Ian and I spent two days in Rotorua, which is famous for its geothermal springs and for its shameless exploitation of natural beauty – the city’s nickname within New Zealand is ‘RotoVegas’ I think because it has loads of crappy attractions designed to part tourists from money.
However, it also has incredible geysers and geothermal parks, a big spa full of Chinese people (some of whom conveniently didn’t speak English when it was time to get out of the water, which was pretty hilarious to watch), a historic spa-bath centre that’s now a museum, and a lot of Maori culture.
It was also a case study of the frenetic pace we maintained on this trip – we arrived at about 3:30, went road luging (see below) until 5, checked into our hotel, went to a nice dinner, and then went to the Polynesian Spa, where I spent a lot of time peering into the darkness trying to figure out what birds were cawing, and Ian (who doesn’t even like hot showers, much less giant complexes of hot water pools) did his best not to look visibly unhappy. He’s a keeper, that one.
The next day, we got up bright and early to drive to a nearby geyser/hot springs park. They induce a geyser at 10:30 every day, which is not romantic, but it did help us plan our day. The park guide told us that the land had been ‘barren wilderness’ before the arrival of Europeans, which I still havent forgiven him for, but the geyser was cool, and the rest of the park was even better.)
After that, we went zorbing (like, five times each). Zorbing is ridiculous; you get in a giant plastic hamster ball filled with a few inches of water, and they shove you down a big hill. That’s it. thats the whole gimmick. I loved it. I think we did it five times each. Then we went to AgroVentures, which was another ridiculous tourist schlock park – you could go jetboating or simulated skydiving or get dropped from a high place in a sack. We went for the shweeb, which is a recumbent cycling track. there will be another post all about the shweeb (Stay tuned!)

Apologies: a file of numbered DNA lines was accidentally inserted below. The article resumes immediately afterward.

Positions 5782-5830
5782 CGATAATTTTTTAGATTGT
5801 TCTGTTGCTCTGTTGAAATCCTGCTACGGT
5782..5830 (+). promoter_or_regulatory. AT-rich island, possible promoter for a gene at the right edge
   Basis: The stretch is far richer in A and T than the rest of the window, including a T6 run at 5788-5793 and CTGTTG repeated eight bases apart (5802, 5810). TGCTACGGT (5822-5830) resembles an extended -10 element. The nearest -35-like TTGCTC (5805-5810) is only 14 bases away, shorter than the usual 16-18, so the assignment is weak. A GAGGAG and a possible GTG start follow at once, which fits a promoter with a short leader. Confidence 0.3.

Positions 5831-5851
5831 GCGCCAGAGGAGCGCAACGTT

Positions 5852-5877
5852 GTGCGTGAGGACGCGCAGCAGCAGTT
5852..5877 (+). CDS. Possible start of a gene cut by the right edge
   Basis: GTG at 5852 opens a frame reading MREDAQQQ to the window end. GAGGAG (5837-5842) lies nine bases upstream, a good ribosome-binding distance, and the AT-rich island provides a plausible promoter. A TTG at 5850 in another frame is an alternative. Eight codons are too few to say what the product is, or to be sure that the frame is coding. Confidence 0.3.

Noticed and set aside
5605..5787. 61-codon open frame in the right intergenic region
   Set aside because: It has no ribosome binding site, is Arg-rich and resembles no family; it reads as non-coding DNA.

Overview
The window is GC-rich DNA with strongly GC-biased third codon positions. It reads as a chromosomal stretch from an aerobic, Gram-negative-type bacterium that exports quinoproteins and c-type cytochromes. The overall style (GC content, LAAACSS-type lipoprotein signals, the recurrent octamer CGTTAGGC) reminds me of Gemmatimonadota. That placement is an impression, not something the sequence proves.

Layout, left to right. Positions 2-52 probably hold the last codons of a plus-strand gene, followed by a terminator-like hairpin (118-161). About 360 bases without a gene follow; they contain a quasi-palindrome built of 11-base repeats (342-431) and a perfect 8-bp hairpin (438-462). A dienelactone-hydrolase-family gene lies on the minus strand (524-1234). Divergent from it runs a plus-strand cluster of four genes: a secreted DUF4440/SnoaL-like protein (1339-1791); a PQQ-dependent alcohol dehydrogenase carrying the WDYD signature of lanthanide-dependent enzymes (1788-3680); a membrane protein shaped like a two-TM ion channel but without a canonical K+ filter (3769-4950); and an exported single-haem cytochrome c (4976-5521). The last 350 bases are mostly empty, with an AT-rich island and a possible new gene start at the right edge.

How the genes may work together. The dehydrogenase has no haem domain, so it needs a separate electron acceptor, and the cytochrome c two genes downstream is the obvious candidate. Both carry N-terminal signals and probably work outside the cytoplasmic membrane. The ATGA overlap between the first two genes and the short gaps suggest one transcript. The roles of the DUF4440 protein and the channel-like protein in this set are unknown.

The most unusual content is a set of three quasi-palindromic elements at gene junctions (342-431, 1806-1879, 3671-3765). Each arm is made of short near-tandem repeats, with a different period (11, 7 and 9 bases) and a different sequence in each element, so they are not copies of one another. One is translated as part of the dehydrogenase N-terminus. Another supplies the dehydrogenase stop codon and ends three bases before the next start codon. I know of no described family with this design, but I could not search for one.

We ate lunch and watched some sheep-shearing, walked around the botanic gardens (with Maori decor, above), went to the history of Rotorua museum, where we got a tour from a patient but somewhat bumbling docent, and then went to a hangi, or Maori cultural night (where my camera battery died). The hangi was kind of like a really bad wedding – tons of food, awkward conversation, and some rigamarole and ceremony before and after dinner. That said, the information about Maori culture was really amazing, and the obliging men in traditional dress (ranging from smokin’ hot to…not so much) did a haka, or war dance. You could tell some were really going for it, too, because their chest and legs turned red where they slapped them. After dinner, they herded idiot tourists (i.e. me) on a little nature walk to explain Maori housing and plants, and look at glowworms. And the food was okay.
The dinner was awkward because we were sat at a table with an English/Canadian couple in their late forties with four-year-old twins. they were super friendly, but the French people on the other side of us sat in stony silence the whole time, declining to make eye contact or even converse with each other.
The next morning, we took an early flight to Nelson, stopping at the Blue Lake (which was exactly what it sounds like) en route. There was free wifi and no security at the airport. I was in traveler heaven.
Amazingly, there’s a ton of stuff I didn’t get to do in Rotorua – the area is known for mountain biking; I wanted to go stand-up paddle boarding on the Blue and Green Lakes; you can go hiking in a redwood forest…I mean, seriously.